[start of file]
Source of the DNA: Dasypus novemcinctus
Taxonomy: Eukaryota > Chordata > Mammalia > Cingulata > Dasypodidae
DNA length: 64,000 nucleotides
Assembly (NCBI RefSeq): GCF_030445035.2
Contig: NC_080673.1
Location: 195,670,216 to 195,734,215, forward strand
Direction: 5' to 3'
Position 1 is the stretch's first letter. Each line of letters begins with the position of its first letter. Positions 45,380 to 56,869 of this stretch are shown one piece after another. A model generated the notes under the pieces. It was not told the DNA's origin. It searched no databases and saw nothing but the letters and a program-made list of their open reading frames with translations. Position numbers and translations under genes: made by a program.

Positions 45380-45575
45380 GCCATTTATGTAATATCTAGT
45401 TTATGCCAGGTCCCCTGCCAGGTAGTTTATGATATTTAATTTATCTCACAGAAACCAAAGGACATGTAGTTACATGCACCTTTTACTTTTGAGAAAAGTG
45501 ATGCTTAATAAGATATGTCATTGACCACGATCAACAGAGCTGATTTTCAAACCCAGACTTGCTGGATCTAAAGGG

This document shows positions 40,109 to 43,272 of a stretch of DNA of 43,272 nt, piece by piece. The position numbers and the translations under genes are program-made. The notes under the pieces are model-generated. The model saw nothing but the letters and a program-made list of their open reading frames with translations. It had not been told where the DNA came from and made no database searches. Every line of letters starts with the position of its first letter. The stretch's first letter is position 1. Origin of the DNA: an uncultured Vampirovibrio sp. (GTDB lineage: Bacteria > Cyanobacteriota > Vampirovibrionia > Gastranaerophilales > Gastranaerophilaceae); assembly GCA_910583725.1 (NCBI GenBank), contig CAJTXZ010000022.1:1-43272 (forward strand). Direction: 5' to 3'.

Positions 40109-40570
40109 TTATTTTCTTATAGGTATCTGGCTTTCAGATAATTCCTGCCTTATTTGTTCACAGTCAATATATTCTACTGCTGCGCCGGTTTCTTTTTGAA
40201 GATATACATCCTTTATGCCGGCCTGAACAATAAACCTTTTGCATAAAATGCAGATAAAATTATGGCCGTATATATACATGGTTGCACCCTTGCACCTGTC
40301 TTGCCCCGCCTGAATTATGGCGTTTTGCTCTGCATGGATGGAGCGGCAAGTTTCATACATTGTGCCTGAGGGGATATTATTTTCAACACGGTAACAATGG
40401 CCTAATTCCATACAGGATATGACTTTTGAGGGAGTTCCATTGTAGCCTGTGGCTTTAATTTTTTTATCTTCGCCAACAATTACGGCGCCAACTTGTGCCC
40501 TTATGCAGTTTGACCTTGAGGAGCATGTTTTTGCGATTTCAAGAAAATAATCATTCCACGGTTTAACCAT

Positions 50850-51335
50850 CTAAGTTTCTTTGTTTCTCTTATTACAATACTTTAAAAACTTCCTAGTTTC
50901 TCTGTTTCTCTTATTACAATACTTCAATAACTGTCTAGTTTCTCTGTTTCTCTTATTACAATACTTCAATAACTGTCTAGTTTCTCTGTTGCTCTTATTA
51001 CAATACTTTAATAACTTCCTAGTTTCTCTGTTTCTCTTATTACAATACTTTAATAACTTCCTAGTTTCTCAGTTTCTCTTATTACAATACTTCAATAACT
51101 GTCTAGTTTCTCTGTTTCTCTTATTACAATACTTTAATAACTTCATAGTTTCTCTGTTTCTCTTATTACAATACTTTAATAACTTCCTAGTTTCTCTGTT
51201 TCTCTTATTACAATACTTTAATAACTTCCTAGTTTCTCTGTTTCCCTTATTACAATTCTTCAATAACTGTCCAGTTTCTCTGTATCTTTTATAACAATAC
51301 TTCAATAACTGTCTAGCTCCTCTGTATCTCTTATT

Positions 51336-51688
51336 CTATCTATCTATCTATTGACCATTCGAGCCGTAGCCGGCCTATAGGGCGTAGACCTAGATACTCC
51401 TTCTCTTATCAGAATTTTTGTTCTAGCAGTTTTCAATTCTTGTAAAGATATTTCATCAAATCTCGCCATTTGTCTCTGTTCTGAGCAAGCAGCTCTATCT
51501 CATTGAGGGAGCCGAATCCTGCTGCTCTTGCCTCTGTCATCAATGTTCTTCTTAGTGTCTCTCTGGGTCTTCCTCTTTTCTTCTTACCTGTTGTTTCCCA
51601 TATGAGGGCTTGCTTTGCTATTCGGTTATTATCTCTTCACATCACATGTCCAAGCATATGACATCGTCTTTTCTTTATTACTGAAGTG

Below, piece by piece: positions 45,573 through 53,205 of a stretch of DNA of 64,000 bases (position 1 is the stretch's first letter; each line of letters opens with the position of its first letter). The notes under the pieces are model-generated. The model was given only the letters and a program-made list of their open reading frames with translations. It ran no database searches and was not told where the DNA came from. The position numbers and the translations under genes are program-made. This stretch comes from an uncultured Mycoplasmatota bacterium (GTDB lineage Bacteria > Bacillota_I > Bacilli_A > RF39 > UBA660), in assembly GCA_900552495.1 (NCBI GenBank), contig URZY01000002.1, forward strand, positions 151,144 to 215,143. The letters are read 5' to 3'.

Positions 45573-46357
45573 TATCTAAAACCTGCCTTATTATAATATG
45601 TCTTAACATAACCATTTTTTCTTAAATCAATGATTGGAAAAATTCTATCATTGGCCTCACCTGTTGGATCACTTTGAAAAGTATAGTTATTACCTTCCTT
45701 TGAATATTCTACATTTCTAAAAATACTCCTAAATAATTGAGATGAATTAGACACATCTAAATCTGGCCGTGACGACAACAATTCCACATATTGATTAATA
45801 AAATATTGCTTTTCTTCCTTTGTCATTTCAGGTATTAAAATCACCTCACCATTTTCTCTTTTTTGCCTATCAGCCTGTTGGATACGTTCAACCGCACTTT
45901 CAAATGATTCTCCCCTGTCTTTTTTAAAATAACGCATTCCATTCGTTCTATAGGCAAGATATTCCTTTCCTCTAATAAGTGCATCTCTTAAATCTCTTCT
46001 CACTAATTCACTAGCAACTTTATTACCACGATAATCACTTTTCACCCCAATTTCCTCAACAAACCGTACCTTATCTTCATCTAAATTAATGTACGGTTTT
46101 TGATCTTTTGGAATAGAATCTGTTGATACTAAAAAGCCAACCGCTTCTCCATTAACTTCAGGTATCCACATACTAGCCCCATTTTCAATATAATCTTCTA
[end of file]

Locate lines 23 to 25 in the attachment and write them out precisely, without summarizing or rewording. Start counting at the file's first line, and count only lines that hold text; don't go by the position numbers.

51001 CAATACTTTAATAACTTCCTAGTTTCTCTGTTTCTCTTATTACAATACTTTAATAACTTCCTAGTTTCTCAGTTTCTCTTATTACAATACTTCAATAACT
51101 GTCTAGTTTCTCTGTTTCTCTTATTACAATACTTTAATAACTTCATAGTTTCTCTGTTTCTCTTATTACAATACTTTAATAACTTCCTAGTTTCTCTGTT
51201 TCTCTTATTACAATACTTTAATAACTTCCTAGTTTCTCTGTTTCCCTTATTACAATTCTTCAATAACTGTCCAGTTTCTCTGTATCTTTTATAACAATAC